Vanessa was originally an illuminati scientist, but an explosion while working on the Faust Robes destroyed her body, and she was reconstructed with the Faust Robe itself. Then, of course, the illuminati set to work using her as a test subject instead, along with Milaarc and Elza

They actually escaped the illuminati when it was destroyed, but still needed special blood to survive, and thus became dependent on Kazanari. So they’ve been victims almost from the start

Genichiro calls up his brother, and shares his suspicions regarding Kazanari. Some nice use of shading and soft focus adding a sense of impact to Genichiro’s closeups here

But enough politics, it’s Hibiki and Miku’s bath time!

Ahaha, I love this shot of all the wielders sitting at a table, with Carol standing evenly beside them. Carol is indeed small

Kirika rightly asserts that this inspection is the perfect opportunity for a mid-season hot springs episode or something

Lots of expressive and highly detailed Hibikis this episode. I really like the angled linework and curves of her eye and hair shapes as we cut to the ad break

In general, Symphogear favors more sharply angled lines than you’d expect from a magical girl show, drawing also from influences like Go Nagai’s giant robot shows

Ahaha, I love that Elfnein shares Tsubasa’s melodramatic taste in karaoke. Elfnein was an extremely good final team addition, and handles the requisite “team little sister” role with distinction

“My heart keeps telling me I shouldn’t be enjoying songs, but practicing my skills as a protector.” Tell me about it, Tsubasa

This episode’s layouts have been very good on the whole. A lot of evocative partial character closeups with great shading and character art, and then more traditionally dramatic storyboards, like this shot from above capturing the disco ball in the frame

“Hibiki, you’re too selfish!” Miku actually explodes at Hibiki for hiding Tsubasa’s mental state from her. Of course, this isn’t necessarily about Tsubasa – Miku’s clearly been feeling a degree of separation from Hibiki, and hiding her own feelings

“I’ve always regretted how the person I care about has been in danger, ever since I invited them to that concert.” Aw jeez. So she feels responsible for all of Hibiki’s misfortune, and thus can’t relax or feel she currently deserves happiness

Poor Elfnein. She just wanted to sing, she didn’t need all this emotional baggage

The Noise attack, and Hibiki sends Miku off with a hesitant “we’ll talk later”

Their personal conflicts have evolved so much over time. When the issue of “do we love each other” is settled in the first season or two, you can actually engage with the complex negotiation of needs that is an active relationship. Symphogear’s subtextually married characters actually allow it to embrace a significantly wider range of relationship conflicts than anime’s usual “how do we romance”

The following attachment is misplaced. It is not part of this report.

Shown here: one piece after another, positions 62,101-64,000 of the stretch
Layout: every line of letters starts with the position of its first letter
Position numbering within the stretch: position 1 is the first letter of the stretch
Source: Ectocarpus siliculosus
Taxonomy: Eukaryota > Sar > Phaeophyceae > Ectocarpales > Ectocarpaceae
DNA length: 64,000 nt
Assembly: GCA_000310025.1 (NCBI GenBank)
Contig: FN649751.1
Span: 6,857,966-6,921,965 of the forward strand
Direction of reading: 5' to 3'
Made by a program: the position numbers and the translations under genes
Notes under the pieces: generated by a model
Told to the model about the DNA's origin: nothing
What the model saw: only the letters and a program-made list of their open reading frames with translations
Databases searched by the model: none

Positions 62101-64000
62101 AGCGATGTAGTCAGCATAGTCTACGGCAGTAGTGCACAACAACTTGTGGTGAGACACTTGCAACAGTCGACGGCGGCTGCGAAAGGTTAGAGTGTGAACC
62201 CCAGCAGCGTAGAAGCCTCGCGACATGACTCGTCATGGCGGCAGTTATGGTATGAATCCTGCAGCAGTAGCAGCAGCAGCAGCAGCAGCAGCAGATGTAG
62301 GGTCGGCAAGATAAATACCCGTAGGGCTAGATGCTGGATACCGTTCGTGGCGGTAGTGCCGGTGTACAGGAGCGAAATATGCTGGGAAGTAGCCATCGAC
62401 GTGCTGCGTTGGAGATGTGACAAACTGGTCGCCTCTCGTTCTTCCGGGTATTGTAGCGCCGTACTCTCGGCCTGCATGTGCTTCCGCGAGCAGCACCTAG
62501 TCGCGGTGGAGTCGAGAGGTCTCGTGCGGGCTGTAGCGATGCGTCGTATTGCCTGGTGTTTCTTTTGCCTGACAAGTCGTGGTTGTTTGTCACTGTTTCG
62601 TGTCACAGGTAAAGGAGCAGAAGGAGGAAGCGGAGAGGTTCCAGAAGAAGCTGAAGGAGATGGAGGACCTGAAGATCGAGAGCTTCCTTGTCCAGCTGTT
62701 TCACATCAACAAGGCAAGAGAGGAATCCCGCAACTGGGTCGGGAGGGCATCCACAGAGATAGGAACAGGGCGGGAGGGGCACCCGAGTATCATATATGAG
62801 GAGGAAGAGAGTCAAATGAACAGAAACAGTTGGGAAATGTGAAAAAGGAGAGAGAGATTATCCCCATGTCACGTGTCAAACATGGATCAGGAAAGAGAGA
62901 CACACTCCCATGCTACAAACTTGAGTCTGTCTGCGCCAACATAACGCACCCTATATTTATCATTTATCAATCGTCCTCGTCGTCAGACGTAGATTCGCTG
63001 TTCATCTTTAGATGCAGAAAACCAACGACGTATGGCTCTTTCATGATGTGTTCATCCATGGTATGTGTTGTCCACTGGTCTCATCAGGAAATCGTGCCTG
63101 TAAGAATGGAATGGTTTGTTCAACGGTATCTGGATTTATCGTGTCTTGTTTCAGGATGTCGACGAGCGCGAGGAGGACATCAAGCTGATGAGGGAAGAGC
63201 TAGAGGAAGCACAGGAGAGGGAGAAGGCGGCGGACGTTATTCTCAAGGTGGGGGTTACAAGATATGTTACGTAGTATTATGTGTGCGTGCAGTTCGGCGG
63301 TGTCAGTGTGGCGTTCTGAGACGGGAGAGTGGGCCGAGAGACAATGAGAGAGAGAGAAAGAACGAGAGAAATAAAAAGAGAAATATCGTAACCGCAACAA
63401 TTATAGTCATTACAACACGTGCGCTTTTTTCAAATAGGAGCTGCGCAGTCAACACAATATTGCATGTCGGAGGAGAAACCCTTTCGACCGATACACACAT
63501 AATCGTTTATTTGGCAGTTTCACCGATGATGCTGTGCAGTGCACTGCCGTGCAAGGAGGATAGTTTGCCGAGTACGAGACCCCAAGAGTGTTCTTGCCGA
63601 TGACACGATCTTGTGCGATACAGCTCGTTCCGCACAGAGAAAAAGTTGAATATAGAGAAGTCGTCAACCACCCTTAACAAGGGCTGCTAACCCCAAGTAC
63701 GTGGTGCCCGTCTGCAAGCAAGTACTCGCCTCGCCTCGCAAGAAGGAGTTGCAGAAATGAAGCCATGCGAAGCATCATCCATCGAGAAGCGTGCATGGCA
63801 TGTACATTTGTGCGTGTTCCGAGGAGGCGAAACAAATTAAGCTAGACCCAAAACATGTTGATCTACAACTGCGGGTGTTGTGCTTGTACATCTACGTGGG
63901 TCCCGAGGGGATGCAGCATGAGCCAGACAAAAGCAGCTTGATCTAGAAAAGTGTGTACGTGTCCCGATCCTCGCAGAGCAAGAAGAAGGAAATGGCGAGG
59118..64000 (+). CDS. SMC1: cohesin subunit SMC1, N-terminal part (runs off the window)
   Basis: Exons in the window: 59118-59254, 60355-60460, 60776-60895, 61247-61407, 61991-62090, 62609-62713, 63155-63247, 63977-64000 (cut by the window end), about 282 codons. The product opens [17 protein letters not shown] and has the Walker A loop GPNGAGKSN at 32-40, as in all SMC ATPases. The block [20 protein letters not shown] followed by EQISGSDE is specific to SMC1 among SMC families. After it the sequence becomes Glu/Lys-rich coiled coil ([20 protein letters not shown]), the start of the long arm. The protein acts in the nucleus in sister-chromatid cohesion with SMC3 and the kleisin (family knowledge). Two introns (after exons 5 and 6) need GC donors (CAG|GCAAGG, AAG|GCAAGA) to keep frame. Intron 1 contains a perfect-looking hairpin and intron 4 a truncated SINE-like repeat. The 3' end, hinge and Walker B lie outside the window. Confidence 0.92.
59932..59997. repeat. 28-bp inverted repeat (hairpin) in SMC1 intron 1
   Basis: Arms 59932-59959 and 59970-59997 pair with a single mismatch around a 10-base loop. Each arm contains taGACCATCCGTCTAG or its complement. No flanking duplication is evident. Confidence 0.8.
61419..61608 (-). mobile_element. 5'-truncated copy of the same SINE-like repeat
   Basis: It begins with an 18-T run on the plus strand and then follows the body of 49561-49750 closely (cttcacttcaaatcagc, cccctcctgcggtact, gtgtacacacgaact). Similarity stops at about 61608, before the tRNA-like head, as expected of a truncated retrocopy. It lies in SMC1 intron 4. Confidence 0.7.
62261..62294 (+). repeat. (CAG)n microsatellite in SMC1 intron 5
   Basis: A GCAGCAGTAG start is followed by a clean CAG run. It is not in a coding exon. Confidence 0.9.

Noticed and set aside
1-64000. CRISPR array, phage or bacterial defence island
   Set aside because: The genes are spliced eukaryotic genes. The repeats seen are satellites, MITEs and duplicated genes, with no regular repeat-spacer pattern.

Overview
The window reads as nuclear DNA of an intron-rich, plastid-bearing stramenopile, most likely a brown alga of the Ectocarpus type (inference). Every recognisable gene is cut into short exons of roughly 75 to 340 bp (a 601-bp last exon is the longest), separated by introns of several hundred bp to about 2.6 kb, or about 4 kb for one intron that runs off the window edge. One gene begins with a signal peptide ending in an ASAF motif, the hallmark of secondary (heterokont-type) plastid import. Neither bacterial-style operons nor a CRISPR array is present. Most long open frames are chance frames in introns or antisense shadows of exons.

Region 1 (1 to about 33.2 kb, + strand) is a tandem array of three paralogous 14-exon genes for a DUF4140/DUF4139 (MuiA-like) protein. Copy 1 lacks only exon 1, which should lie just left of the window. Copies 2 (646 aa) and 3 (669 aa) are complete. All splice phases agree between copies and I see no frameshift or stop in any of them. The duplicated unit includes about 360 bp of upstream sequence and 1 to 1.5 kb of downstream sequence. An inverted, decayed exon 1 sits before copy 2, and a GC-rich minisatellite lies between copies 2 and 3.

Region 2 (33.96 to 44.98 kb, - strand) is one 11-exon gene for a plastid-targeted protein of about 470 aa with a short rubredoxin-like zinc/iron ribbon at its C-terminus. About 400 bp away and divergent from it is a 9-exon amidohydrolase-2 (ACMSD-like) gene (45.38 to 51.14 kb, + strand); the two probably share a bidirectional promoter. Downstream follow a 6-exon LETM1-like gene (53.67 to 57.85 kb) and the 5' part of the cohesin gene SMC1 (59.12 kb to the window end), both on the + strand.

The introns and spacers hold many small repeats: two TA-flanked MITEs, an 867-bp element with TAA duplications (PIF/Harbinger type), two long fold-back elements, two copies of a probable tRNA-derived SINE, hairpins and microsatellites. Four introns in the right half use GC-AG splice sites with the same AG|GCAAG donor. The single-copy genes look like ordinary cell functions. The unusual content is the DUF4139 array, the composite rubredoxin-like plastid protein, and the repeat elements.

“My clouded blade shall shine brightly upon the battlefield!” That’s… that’s good, Tsubasa

Tsubasa’s transformation sequence is framed as a series of practice sword stances, which might come across as a little underwhelming if the sequence weren’t also brimming with gorgeous flame animations

I like how they use a flowering spread of blades for all the mechanical shifts

Her solo song’s instrumentation is reserved, with little distinction between verse and chorus – it’s a showcase for Nana Mizuki’s rich voice, and she absolutely dominates it

Genichiro regains control of HQ mid-fight

Tsubasa is officially losing it, and now sees every Noise as Milaarc. Some ambitious camera shifts as she sets her sights on the flying Noise. This cut panning with her as she runs down a highway is great – camera movement like this naturally creates a strong sense of momentum, and it’s further amplified by her jumping forward further into the frame, with the lamp posts helpfully creating a sense of depth in the composition for her to move through

Tsubasa’s flames melt all of the local snowmen, a gentle metaphor for her reckless collateral damage

From the command station, Tsubasa’s girlfriend looks on in horror. You’ve got some work to do, Maria

And Milaarc was actually hunting Elfnein! We fade on an ominous “did Miku just DIE!?!” cut, but no, she did not just die

And Done

The hits keep coming! Frankly, the hits are coming so fast that I’m not even getting time to register them all – we spent about three quarters of an episode with the Symphogears doing undercover ops, but it seems Genichiro has already reclaimed headquarters. That aside, this was a distinctively well-boarded episode of Symphogear, trading the show’s usual focus on fluid action animation for lots of dynamic layouts, which felt appropriate for such a somber, slow-burning episode. This season’s politics remain intriguingly grounded in real-world specifics, and the character drama is now in full swing. Just as last season primarily challenged Chris, Kirika, and Shirabe, so it looks like this season will be testing the feelings of Hibiki, Tsubasa, and Maria. I’m looking forward to the fireworks!

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By admin